Hidey-ho, fellow wood flooring craftsmen. Keith Long here with Thunderheart Flooring in Greeley, Colo. Spring has sprung here over the course of the last week—the elms and cottonwoods are budding, and the apple, plum, and cherry trees have blossomed.
Remember just three months ago when I started blogging again, and we looked at temperature and relative humidity in our home during a Colorado winter? Well, the spring rains and warmer temperatures are here once again.
Notice that although the change in outside temperature is 96.6 degrees Farenheit (53.7 degrees Celsius), the variation in relative humidity inside our home is just 6 percent. So, our hardwood flooring is stable, without gapping or cupping, just as it has been for the last eight years since we properly acclimated and installed it.
Last week, I mentioned I would get into some of the finer points of what techniques I use while performing hardwood flooring jobs, and what order I do them in. I enjoy seeing the ways others do things. I have picked up many useful tips over the years, and continue to do so. I’m always open to learning about people’s methods.
I maintain that if a hardwood flooring contractor shows up on time and is tidy, that 90 percent of being successful is in the bag. Let’s get into the other 10 percent.
This is what I started with:
This is what it looked like with neutral stain and one coat of water-based finish:
Since this carpeted living room was just 309 square feet (approximately 30 square meters), and there was a good amount of existing hardwood flooring on this main level, it was going to be fairly time-consuming and expensive in relative terms to lace in all these rows and then be forced to resurface all the existing wood. It was much more economical for me to install the field on an angle and do this double picture-frame border. Less money, more interesting to look at, and less furniture to move off and back on again. Let’s get specific about how I transformed this space from carpet to hardwood.
I am methodical about everything I do pertaining to hardwood floors. When I walk up to ring the doorbell in the morning, I have my lunch bag, which contains my clipboard, moisture meter, kneepads, tape measure, food and water in one hand, and a toolbox in the other. I bring my lunch, and usually don’t leave the jobsite until it’s time to go home for the day. After getting oriented with the homeowner, I go back to my vehicle and bring in my other two toolboxes. This is one of the very few times I will deadhead back to my van with nothing in my hands—I’m a stickler for efficiency, and usually like to be carrying something and being productive on trips both in and out of the home.
Some people comment about my having three toolboxes, as if it’s too many for a one-man show. Let me just throw it out there that when you’re this sexy, it takes three toolboxes. All kidding aside, I like to have a place for everything, and everything in its place. I prefer to have three with ample space in each one so that they’re not too heavy and I can get at tools as I need them.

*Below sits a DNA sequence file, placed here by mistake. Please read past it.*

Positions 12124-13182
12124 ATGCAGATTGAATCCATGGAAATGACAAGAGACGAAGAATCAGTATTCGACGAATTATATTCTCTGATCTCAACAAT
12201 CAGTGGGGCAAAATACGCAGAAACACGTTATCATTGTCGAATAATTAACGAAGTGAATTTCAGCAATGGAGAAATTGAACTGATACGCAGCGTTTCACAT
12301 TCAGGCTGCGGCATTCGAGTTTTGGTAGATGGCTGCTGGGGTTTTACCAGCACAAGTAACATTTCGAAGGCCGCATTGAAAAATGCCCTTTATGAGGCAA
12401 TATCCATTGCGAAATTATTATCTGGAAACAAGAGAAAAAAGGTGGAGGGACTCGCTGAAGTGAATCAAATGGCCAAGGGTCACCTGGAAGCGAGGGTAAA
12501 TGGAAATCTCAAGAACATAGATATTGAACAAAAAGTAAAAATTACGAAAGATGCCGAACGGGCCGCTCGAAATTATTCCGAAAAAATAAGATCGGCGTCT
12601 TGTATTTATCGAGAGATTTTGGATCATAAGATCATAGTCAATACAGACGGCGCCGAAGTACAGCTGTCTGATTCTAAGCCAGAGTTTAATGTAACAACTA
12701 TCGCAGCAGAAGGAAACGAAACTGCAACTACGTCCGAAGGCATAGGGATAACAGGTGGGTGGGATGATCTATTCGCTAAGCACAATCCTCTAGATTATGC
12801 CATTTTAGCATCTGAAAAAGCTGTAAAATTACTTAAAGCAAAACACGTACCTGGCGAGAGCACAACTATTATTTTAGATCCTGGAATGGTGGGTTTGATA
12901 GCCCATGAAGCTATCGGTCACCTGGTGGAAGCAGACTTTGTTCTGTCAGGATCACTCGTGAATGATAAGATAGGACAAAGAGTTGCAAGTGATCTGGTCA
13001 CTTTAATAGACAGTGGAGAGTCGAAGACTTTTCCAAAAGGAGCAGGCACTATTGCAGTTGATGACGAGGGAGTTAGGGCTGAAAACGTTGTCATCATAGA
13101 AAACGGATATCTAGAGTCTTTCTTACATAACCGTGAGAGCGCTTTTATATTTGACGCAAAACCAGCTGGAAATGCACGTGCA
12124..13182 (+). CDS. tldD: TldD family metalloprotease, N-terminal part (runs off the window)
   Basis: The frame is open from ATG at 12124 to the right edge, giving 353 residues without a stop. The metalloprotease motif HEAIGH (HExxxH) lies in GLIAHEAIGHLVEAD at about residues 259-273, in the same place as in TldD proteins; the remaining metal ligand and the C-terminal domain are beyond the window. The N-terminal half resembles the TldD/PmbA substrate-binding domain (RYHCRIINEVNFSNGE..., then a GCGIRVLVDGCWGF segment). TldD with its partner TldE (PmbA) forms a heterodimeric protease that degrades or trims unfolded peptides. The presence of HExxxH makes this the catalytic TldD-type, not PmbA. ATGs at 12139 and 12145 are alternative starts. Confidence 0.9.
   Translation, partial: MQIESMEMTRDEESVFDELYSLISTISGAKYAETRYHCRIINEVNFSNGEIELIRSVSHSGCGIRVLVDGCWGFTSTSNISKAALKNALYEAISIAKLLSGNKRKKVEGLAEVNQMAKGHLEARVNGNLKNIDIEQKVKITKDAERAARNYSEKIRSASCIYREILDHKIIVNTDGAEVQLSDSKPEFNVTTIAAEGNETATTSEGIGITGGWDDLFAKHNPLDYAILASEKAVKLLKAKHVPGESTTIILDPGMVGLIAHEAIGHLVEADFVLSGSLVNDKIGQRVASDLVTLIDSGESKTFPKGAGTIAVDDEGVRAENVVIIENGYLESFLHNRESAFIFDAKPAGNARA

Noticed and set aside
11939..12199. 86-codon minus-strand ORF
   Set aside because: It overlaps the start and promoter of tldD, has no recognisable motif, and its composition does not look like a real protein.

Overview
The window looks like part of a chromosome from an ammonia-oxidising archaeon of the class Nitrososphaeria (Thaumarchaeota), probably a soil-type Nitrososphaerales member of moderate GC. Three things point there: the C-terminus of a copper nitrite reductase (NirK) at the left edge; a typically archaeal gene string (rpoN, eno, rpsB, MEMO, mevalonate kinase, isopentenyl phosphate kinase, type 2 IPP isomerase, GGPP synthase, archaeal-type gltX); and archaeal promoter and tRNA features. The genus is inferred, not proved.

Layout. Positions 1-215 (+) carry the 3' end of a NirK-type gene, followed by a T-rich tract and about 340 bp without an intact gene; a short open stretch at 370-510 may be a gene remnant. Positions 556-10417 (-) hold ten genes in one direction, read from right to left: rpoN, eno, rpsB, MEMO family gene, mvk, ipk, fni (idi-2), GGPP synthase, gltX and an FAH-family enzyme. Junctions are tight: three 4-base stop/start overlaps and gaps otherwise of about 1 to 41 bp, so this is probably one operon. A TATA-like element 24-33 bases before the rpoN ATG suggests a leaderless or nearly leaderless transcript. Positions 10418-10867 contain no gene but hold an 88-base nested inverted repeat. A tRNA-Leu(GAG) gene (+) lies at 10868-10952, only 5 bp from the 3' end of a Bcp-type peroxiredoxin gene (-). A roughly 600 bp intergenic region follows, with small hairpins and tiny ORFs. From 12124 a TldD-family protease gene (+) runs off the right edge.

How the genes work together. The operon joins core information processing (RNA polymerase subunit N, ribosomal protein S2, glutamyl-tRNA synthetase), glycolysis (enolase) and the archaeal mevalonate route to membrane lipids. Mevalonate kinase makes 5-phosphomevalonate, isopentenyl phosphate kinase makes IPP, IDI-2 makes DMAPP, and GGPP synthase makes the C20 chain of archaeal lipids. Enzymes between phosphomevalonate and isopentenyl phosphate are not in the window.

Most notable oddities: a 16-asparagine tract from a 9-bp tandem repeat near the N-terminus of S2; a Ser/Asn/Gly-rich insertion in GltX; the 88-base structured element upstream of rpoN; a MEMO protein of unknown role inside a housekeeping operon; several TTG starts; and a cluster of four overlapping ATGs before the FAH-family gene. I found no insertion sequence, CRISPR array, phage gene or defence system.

I prefer to have my utility blades sharp, especially so for cutting carpet. I cut strips about 3 to 4 feet (about 1 to 1.3 meters) wide. Typically, I roll the carpet over and cut from the backside, which is easier on the blades. This carpet and pad were pretty thin—and the room so small—that I just cut straight through the couple of strips needed from the top.
I flip carpet to have the rough bottom side up before rolling it. This way, when it’s rolled up, the soft side is out, and the rough side doesn’t risk scratching up door casings or anything else on the way out to be disposed of.
Some genius decided it was okay to set two built-in cabinets right on top of the carpet, pad, and tack strip. (I don’t suppose any of you fellow flooring contractors have ever run into anything like this, probably the only time it has ever happened in the history of construction…) So, I cut up flush to it, and used an oscillating saw to make a clean removal of the tack strip.
Once all rolled up, I take a load of rolls out while I bring my scraper, broom and dustpan in. Another load of rolls out, and my backpack vacuum and wands back in. Each time I go out, I bring things onto the jobsite I will need to complete the work.
Since I probably get more cut up during the few carpet-related things I deal with than all hardwood related things I deal with combined, I generally leave one small piece of carpet in the home to wrap the tack strip up in. I start at one point and go around the entire perimeter of the room, throwing the tack strips toward the center as I go. I’m not concerned about where they land, just somewhere toward the center. When they’re all up, I collate them all at once and get them out, while I bring extension cords and an edger in.
Although some of this may seem extremely specific, and many of you likely do some or all of these things, I believe there are benefits to recording this process, especially for those up and coming in this trade. The April/May 2017 issue of Wood Floor Business has an article describing many of the benefits of subfloor preparation, which we will carry on with next week as we remove and number baseboards, scrape and sand flat the subfloor, and lay some underlayment paper.
Until then, stay sharp!